Martial arts was a life changer for Oakey

Adam Oakey was a portrait of The Angry Young Man.

He grew up without a father, raised – well, sometimes – by a mother, orphaned at the age of 12, with anger issues of her own.

Half Hispanic, but with an Anglo last name, young Adam didn’t seem to fit in anywhere. Or, at least, that’s how he felt.

When challenged, he often responded with flying fists. He was all too good at it.

“I would fight,” the Brazilian jiujitsu black belt and former MMA fighter says, “because in Albuquerque you just don’t back down. So, I got that don’t-back-down attitude.”

So, then. Martial arts to the rescue? First to the dojo, then to the straight and narrow? Just like that? Is this our story?

Yes and no. Yes, in that for Oakey, now a 37-year-old UNM law student, a husband and the father of four, martial arts truly was a life changer.

But no, change doesn’t always happen overnight. And change isn’t always good, unless one makes it so.

“I got thrown into martial arts, and in a sense it helped me in a lot of ways,” Oakey says. “But, in a sense, it kind of gave me, maybe, some power that I used a little too much.”

Adam Oakey high-fives students in the Little Champs Class at Gracie Barra on Albuquerque’s West Side. (Marla Brose/Albuquerque Journal)

The martial arts are not meant to be used outside the dojo or competitive venues. Oakey, when his simmering anger turned to rage, didn’t always follow the rules.

His history in New Mexico’s court system is the stuff of nightmares. Between 1997 and 2007, Oakey was arrested six times on charges of assault or battery.

“It wasn’t a case of ‘just one time, he got in trouble and he turned it around,'” he says. “It was a life I was involved in, that getting in trouble was nothing. It was a part of life.”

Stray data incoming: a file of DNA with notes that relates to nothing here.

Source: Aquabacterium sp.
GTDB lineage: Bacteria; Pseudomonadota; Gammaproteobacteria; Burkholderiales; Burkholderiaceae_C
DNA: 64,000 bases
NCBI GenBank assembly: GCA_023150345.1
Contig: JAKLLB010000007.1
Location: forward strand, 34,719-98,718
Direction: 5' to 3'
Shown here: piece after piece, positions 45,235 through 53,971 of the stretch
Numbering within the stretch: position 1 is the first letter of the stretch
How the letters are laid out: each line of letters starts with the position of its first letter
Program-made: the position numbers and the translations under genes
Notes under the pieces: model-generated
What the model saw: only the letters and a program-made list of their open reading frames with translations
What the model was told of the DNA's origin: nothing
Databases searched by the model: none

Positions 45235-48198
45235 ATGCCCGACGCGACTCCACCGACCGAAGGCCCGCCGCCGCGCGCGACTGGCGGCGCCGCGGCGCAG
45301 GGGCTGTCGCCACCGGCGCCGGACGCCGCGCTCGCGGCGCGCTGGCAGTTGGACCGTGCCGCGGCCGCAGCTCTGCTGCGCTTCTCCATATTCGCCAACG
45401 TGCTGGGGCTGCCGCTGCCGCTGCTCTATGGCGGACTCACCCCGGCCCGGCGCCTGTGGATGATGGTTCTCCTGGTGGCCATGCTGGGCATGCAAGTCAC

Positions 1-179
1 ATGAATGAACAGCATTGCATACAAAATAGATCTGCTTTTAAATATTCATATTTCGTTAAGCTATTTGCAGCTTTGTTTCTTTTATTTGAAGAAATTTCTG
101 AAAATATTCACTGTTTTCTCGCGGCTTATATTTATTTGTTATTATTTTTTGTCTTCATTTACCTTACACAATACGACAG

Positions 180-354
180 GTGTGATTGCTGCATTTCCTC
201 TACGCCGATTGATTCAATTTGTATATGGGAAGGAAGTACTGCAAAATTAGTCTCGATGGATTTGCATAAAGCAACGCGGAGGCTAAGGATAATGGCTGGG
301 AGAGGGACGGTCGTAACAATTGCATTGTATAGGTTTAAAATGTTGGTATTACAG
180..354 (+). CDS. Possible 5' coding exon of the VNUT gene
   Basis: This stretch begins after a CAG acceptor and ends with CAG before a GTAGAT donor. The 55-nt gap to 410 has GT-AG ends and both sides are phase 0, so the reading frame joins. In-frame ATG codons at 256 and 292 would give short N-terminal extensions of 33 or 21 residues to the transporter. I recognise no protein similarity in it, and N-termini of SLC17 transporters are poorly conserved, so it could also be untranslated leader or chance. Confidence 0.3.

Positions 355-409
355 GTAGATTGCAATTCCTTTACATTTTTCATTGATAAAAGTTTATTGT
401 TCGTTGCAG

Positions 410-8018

The martial arts remained a part of his life as well.

A student of karate as a kid, Oakey was a wrestler at Del Norte High School. Later – he didn’t graduate but eventually earned his GED – he wound up at Greg Jackson’s “Gaidojutsu” school of submission wrestling. This was in the unregulated, anything-goes early days of mixed martial arts.

“I took my first fight when I was 18 years old,” Oakey says. “It was a 30-minute fight, there were no weight classes, and it was the first cage fight ever in Arizona’s history.

“I won that fight, and it went all the way to the end. It was brutal.”

Brutal, as well, continued to be an accurate description of Oakey’s life outside the gym. Heavy drinking had entered the picture.

In 2003, Oakey was sent by court order to a treatment center in the Los Angeles area. Permitted to continue his martial arts outside the center, he got his first exposure to Brazilian jiujitsu at a nearby Gracie Barra school.

“I trained with Helio Gracie, Royce Gracie, Rickson Gracie, all those guys,” he says.

Still, he says, “I was teeter-tottering on going to prison, maybe not going to prison.”

Gradually, the pendulum swung in his favor. Better said, he swung that pendulum himself, reaching out and grasping maturity, stability, education, marriage and fatherhood.

He is nevertheless grateful, he says, that those in the legal system – defense attorneys, judges, probation officers, even prosecutors – never gave up on him.